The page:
In addition, an archaeological assessment of the site has suggested that it has some of the most convincing evidence of long-term occupation in Cheshire. It is the site of a mediaeval manor house and moat. It is suggested also that there may be other archaeological remains on the site.

My hon. Friend the Minister will be well aware that as things stand it is difficult to protect local sites such as Peel Hall. Part of it has been designated as a site of importance for nature conservation. However, local councils have limited powers in relation to such sites. I know from an answer given by my right hon. Friend the Minister for the Environment that the Government have a local sites review group that considers how sites can be protected.

It is important that we protect local sites better. It is relatively easy to protect areas of outstanding natural beauty or a site of special scientific interest. It is also relatively easy to protect well-known historical sites. However, it is equally important to protect green spaces such as the Peel Hall site, and to protect local history before it is wiped out. That is especially important in areas where there has been intensive development, and where a site may be one of the few that remain.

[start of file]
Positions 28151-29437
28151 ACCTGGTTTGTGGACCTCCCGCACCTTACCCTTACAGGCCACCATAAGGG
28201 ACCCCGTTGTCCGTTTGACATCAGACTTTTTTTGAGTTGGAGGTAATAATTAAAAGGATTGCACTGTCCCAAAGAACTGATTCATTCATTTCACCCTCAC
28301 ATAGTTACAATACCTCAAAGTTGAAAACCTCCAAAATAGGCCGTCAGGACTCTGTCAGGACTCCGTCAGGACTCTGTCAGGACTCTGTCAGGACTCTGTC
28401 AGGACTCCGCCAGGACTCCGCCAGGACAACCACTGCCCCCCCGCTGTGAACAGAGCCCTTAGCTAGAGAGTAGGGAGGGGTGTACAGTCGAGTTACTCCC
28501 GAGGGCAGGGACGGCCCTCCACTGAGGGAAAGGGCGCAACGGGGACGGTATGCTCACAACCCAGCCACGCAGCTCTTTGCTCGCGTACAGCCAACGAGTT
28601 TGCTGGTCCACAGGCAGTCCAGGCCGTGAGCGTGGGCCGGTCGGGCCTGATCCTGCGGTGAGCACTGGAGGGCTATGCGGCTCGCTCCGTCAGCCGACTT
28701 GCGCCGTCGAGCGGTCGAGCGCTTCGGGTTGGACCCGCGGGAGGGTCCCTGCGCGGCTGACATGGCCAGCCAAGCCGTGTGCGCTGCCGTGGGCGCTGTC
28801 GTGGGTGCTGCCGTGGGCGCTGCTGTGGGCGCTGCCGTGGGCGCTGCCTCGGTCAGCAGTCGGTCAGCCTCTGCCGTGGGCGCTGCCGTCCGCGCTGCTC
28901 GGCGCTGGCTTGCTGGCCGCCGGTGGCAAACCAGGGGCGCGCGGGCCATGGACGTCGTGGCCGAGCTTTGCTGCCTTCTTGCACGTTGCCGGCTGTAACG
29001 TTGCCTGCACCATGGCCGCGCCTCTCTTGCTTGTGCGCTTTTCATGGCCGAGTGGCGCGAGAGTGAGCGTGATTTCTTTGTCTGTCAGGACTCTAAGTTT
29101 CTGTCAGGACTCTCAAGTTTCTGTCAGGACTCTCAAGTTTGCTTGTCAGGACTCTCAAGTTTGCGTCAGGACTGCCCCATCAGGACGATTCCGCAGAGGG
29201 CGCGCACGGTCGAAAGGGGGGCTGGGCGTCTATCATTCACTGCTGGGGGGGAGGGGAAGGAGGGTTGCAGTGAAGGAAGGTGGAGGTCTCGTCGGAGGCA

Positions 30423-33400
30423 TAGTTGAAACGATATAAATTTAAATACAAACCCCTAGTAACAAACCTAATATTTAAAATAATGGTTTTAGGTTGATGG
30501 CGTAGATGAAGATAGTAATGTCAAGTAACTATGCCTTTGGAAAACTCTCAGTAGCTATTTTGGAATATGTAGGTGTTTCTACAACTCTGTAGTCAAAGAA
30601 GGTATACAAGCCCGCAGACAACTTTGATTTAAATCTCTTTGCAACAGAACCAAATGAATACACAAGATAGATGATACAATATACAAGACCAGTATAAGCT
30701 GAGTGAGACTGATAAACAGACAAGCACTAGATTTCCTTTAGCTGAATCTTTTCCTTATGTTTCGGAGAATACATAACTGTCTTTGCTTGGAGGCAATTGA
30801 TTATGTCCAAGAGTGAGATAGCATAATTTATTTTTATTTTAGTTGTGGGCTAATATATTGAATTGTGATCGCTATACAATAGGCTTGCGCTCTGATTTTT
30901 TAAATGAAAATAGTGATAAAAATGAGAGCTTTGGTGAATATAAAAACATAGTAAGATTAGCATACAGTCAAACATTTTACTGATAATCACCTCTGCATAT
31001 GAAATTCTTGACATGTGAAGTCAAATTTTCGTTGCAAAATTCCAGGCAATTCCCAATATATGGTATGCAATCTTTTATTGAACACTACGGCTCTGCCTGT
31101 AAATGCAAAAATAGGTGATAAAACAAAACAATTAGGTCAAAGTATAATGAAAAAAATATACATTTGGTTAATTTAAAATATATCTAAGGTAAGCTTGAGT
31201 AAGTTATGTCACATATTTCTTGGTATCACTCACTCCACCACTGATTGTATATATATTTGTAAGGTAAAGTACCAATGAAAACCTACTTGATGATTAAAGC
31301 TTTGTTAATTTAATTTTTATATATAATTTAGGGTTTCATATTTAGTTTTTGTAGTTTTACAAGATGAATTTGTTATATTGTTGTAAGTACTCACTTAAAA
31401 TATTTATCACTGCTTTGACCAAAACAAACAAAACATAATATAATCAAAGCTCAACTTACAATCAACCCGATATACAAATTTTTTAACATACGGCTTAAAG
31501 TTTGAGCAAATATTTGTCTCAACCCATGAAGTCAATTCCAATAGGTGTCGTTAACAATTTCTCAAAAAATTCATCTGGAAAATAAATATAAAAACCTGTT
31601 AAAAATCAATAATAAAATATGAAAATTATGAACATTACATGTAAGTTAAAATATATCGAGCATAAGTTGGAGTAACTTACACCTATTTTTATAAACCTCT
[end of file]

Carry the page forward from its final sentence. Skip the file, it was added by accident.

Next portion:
The need for protection was clear from the inspector's report on the Warrington local plan. The plan had to be abandoned for technical reasons, and a new one is being drawn up. However, we can learn important lessons from what the inspector said. He dismissed the possibilities of the area and talked about it being used for—I think I quote him correctly— low-level informal recreational activities. I think that he meant walking. I hope that he did. He said also that the site had no nature conservation value. Bearing in mind the evidence, that is nonsense, and the thrust of the report indicated that the inspector felt that only areas of outstanding beauty were worth preserving. I do not agree with his argument that a wildlife area can be equated to a park. It is important that we maintain proper wild areas. Not everyone wants to see nature tamed and confined. The ability to walk along footpaths in such an area, to watch birds and to enable children to play is especially important to my constituents because they have so few opportunities for these experiences.